Appeal from the Order of the Unemployment Compensation Board of Review in case of In Re: Claim of Michael F. Welsh, No. B-155118.
Charles J. Alberts, for petitioner.
William J. Kennedy, Assistant Attorney General, with him Gerald Gornish, Attorney General, for respondent.
Judges Wilkinson, Jr., Rogers and MacPhail, sitting as a panel of three. Opinion by Judge Rogers.
Michael F. Welsh appeals from an order of the Unemployment Compensation Board of Review affirming a referee's determination that claimant was ineligible for benefits for certain claim weeks because his unemployment during that period was due to his having been discharged for wilful misconduct under Section 402(e) of the Unemployment Compensation Law, Act of December 5, 1936, Second Ex. Sess., P.L. (1937) 2897, as amended, 43 P.S. § 802(e). We affirm.
Mr. Welsh, who worked for United States Steel Corporation, was discharged in November 1976 for excessive absenteeism and absence without notice. The Board's finding that claimant had a record during 1974 and 1975 of "excessive and extensive absenteeism and tardiness about which he was warned" is supported by ample evidence in the record and is not disputed by appellant in the present appeal. The only question he raises is whether his reinstatement to his former position with an eight month probationary period pursuant to a settlement agreement with his employer entered into at a labor grievance arbitration hearing held on July 21, 1977 is conclusive proof that he was wrongly discharged on the basis of wilful misconduct.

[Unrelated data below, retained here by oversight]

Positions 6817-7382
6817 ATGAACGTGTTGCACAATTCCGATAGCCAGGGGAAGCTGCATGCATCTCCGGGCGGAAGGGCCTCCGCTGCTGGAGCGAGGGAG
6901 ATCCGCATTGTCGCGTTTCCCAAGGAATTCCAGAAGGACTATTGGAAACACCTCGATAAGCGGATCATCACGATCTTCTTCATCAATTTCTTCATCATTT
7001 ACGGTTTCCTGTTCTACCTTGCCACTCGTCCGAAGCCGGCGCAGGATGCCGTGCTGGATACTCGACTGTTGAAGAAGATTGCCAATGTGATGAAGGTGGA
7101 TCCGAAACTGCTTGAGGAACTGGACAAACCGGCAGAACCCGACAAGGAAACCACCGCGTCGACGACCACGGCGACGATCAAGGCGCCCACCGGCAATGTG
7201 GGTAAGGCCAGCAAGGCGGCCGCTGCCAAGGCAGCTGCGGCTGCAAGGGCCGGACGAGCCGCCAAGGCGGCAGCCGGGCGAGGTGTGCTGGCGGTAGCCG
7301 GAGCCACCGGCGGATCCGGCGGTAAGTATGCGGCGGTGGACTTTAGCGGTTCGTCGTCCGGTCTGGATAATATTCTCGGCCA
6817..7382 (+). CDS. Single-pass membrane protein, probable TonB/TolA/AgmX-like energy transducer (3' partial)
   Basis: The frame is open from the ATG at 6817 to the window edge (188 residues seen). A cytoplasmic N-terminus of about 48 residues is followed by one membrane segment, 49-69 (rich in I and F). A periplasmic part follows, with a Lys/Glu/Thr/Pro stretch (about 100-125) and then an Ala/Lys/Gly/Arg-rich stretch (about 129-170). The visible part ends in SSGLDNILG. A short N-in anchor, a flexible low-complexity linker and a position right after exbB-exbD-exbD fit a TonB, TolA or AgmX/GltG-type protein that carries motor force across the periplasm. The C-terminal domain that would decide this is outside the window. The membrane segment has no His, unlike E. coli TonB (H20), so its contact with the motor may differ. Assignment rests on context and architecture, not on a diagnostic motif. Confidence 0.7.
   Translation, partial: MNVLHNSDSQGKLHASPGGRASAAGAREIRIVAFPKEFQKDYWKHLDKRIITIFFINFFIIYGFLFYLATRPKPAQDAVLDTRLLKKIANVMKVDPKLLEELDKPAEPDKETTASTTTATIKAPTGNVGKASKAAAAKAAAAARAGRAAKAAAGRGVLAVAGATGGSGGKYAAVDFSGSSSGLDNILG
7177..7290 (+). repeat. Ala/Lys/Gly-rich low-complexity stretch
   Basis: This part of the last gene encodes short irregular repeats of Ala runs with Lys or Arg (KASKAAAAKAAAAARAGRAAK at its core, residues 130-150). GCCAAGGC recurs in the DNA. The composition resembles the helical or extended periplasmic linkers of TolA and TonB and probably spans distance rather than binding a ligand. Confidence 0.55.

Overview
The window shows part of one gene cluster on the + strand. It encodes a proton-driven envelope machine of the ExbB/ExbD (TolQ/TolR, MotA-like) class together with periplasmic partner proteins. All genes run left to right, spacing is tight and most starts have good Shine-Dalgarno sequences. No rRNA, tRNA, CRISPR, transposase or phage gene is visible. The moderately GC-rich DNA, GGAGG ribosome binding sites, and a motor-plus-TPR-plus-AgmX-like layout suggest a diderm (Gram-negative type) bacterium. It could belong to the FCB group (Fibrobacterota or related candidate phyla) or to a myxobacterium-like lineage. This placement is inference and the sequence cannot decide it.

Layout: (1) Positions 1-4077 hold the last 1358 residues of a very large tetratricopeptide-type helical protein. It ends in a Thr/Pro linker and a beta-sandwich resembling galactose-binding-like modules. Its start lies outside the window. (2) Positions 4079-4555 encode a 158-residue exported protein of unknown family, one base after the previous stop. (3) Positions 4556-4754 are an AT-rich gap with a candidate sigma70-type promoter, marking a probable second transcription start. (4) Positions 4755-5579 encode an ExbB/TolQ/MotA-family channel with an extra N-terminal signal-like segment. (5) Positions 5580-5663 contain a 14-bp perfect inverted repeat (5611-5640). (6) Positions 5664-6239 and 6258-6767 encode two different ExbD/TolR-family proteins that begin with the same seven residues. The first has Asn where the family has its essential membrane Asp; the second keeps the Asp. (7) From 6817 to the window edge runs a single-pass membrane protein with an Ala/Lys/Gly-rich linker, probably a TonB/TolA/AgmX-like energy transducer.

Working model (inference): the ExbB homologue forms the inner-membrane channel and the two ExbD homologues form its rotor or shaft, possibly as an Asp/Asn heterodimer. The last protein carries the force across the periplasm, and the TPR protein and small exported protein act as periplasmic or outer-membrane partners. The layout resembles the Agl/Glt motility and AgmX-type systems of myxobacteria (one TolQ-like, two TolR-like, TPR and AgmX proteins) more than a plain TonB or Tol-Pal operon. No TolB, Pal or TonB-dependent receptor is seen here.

Counsel for appellant has chosen to base his argument, as he states, "solely upon the facts without the aid of case law." Unfortunately, no evidence of the reinstatement agreement exists in the record. Furthermore, such evidence would be irrelevant. As the referee correctly pointed out during the hearing, the outcome of the union grievance procedure would not affect the determination of eligibility for unemployment compensation benefits. The purpose of the Unemployment Compensation Law, stated in Section 3, 43 P.S. § 752, is to compensate individuals who become unemployed through no fault of their own. Excessive absenteeism and tardiness violative of reasonable standards of conduct that an employer has a right to expect of employees constitutes wilful misconduct. Woodson v. Unemployment Compensation Board of Review, 461 Pa. 439, 336 A.2d 867 (1975). An agreement by an employer to reinstate an employee would not change the nature of such conduct.
And Now, this 5th day of July, 1979, the order of the Unemployment Compensation Board of Review, No. B-155118 dated March 20, 1978, is hereby affirmed.